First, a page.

Mention was also made of a loco failure  and one coming to rescue it. One possibility would be if it was a major failure to let the fire out. It would be necessary anyway if it had no access to water. Once the fire is out it is no longer an 'engine in steam' . Of course of a rescue engine had arrived the two could be coupled together and be treated as one engine in steam.

 

I suspect many of these small 'signal boxes' and running signals on a line generally run of a one engine in steam basis may have been provided in response to the Railways act following the terrible disaster at Armargh.  The act required points and signals to be interlocked for safety and they may have provided a bit more than the minimum to avoid having to come back if the operation was to change.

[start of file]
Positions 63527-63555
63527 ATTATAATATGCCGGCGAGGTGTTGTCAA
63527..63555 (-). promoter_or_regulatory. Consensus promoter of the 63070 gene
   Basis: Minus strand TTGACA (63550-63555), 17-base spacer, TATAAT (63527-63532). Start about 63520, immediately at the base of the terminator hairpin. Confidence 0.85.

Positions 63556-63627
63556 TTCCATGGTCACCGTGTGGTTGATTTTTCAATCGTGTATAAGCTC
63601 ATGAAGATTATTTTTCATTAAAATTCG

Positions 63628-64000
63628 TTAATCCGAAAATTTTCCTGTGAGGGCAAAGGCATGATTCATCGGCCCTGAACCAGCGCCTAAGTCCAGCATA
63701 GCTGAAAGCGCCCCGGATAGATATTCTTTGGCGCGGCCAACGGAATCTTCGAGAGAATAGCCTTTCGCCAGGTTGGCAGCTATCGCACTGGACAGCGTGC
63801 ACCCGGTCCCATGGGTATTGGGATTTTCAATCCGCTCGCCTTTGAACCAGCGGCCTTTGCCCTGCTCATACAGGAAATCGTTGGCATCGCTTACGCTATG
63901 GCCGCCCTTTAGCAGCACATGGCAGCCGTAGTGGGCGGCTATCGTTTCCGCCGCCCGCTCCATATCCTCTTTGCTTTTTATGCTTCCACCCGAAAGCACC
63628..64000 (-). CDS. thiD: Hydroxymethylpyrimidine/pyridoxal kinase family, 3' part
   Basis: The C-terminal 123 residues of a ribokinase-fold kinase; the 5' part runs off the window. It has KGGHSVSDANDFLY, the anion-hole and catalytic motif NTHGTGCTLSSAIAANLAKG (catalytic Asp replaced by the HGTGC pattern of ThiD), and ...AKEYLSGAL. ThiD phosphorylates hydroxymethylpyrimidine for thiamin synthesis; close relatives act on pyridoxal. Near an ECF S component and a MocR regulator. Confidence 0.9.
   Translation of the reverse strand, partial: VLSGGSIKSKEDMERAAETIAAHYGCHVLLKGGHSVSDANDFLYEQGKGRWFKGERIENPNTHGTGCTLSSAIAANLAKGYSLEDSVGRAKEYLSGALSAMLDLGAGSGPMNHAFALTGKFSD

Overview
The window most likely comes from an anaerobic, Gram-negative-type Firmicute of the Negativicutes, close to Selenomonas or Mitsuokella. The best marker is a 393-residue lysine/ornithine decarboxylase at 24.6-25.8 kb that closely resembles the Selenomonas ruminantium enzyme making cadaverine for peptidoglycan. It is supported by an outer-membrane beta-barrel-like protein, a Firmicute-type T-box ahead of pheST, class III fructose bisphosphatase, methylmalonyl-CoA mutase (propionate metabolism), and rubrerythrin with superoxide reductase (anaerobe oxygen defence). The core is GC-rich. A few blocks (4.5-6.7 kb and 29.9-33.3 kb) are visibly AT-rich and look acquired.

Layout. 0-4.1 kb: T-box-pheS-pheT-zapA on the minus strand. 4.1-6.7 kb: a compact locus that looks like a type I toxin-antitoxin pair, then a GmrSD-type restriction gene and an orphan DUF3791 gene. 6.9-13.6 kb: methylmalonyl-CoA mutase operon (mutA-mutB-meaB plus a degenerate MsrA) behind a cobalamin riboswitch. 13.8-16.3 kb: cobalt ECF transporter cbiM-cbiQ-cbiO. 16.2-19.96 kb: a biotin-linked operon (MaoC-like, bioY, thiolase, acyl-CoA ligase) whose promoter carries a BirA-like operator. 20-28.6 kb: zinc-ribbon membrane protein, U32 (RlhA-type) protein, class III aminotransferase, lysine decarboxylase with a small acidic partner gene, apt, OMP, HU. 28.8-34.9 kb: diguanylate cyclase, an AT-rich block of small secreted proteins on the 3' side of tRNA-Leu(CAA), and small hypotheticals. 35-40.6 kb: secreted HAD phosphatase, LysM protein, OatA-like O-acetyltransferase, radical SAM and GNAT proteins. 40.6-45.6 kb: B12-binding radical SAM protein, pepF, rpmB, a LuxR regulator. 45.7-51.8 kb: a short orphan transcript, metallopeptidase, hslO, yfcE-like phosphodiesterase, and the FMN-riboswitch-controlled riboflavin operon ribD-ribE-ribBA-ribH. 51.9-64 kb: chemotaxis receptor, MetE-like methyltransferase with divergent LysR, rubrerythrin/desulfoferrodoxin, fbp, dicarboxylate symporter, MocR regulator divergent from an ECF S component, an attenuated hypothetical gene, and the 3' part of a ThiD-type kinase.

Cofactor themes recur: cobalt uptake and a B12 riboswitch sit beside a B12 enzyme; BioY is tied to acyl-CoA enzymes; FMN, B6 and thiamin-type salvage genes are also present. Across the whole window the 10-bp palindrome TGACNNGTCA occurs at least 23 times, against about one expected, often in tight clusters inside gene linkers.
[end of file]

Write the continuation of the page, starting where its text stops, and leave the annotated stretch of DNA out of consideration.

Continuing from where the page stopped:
I could see in a small station the use of a home or starting signal would at least warn everyone that a train movement was imminent although an engine whistle would do that too.  Whoever was working the points when shunting took place would be glad of  little signal box on  wet day. Makes for a nice model though and on a small terminus fiddle yard the starting signal could differentiate between a shunt move and a train setting off.

 

Don

 

Spot on Don - easy enough(ish) to move a wagon or two to a different spot on a siding using a pinch bar but you could hardly do any shunting of vehicles between sidings or forming them up in that way; you waited for the engine to arrive.

 

Loco failure was not really a problem - the Fireman was given the staff and sent off hot foot to the junction or wherever it was to then conduct an assistant engine onto teh failure which had been properly protected with detonators etc before the Fireman started his long march.  So in reality little different from a failure on any other line - somebody had to walk quite a way!